Death and Taxes

After a mild February and March, typical spring weather hit – just in time for spring break. For our week off, we had drizzly mornings, warmer afternoons, and hard-to-predict forecasts which made playdates a bit difficult. But, our grass is green and our trees are blossoming.

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Clyfford Still, PH-235 Image credit: Clyfford Still Museum

When asked to describe the significance of black in his paintings, Clyfford Still said,

“Black was never a color of death or terror for me.  I think of it as warm – and generative.”

This has forever changed the way I look at black in art, in books, in life. Is there an element of death in it? Yes. (At least, from a Western perspective.) But, in order to experience life, death must be part of the equation.

Frank and I are planning our garden and deciding which veggies to plant, which perennials to try in bare areas, and which boxes should be reserved for digging play and which should be off-limits. When we dig into the soil, our hands come up black. As we watch the rain soak the earth, I see the color vibrant against the gray skies.

Easter and the end of tax season coincide this year. Sadly, this means that the last big push before the deadline will happen over Easter weekend. (No rest for the weary, or accountants…) Over the next two weeks, the little we see of Frank will become even less. Life gets harder when the end is in sight.

Not to compare dying on the cross for all of humanity’s sins to the annual tax deadline, but I wonder if this is how Jesus felt in these last weeks leading to his death. He knew what was coming; the hardest days are ahead.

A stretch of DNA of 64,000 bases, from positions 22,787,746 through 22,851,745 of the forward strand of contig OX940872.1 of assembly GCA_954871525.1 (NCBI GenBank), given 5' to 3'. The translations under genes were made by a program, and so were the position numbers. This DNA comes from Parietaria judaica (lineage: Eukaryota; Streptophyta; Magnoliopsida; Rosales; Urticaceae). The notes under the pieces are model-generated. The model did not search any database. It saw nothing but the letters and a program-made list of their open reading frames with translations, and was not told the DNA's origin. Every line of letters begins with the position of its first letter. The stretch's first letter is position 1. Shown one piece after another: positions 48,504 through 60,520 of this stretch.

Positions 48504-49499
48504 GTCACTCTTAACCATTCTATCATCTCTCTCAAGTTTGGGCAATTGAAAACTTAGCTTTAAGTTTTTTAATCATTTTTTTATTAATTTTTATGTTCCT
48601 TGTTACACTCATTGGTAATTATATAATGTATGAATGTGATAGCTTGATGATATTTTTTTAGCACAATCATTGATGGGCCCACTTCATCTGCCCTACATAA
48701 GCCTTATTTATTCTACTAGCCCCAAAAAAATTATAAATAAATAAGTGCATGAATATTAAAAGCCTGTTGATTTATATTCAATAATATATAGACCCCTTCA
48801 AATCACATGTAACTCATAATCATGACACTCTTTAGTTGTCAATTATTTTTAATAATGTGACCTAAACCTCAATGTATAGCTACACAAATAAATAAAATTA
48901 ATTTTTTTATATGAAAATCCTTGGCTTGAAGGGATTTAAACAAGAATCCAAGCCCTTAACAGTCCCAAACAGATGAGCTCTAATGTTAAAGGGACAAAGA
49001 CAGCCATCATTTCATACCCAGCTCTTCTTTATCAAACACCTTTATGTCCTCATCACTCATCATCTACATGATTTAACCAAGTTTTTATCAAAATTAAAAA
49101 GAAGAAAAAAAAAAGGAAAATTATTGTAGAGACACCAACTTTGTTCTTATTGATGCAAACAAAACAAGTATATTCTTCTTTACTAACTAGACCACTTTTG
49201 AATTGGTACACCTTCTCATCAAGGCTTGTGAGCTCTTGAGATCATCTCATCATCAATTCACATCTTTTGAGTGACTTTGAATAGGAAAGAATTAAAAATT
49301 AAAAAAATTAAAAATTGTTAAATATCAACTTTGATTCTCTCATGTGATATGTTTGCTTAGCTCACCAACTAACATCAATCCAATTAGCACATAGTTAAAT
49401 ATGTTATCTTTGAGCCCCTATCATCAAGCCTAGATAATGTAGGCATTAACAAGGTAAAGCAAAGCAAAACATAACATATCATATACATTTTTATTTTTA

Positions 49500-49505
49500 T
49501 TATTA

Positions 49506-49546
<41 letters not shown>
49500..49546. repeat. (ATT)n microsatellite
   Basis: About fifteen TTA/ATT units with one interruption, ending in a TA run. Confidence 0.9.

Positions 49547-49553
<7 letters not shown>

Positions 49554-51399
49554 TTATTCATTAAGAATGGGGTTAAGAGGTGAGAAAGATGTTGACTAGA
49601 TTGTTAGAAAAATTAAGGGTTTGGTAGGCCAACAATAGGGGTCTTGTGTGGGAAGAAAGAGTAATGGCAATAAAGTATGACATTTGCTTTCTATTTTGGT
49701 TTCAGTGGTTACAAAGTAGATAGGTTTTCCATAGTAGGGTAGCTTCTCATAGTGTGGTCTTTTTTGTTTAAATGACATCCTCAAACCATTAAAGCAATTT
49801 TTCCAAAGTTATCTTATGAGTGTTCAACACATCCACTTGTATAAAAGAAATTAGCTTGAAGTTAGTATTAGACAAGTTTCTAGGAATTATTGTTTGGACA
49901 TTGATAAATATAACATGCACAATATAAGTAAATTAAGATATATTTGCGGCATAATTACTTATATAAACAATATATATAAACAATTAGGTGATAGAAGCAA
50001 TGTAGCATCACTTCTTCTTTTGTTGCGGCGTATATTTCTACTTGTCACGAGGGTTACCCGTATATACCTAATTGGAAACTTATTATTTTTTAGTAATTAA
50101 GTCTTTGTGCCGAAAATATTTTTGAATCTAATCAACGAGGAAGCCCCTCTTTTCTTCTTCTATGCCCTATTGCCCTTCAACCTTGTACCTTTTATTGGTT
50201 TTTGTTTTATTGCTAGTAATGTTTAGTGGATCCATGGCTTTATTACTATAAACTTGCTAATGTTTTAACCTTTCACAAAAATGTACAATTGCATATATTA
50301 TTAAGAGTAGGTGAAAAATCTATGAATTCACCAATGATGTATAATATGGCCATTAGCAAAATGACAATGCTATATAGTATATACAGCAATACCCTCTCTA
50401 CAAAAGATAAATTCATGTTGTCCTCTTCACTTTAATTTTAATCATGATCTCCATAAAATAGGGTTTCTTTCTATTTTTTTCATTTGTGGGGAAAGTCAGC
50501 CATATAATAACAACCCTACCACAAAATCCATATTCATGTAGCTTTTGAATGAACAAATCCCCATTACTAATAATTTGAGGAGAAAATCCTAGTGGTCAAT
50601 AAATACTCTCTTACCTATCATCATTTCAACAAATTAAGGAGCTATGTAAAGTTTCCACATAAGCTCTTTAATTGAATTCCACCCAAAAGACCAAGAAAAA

There is darkness ahead and yet, against the gray there is vibrant light and hope. There is despair and an anticipation of something coming – the crowds are getting violent and yet, Jesus still makes a blind man see; still raises Lazarus from the dead.

In order for the soil to be generative, it must be black. Light brown dirt needs to be watered to dark richness. In order to see the light, we must live in the darkness.

In many ways, I’m glad that Lent falls during tax season. For our family, this season of fasting is also one of living without an integral part of our house. Whether we like it or not, our family lives in a sense of loss during this season.

Which makes Easter all the more joyful. It reminds us that life is restored, that our family will eat dinner together again, and that black soil brings new life.

How do you view the color black? In what ways do you prepare when the end is in sight?

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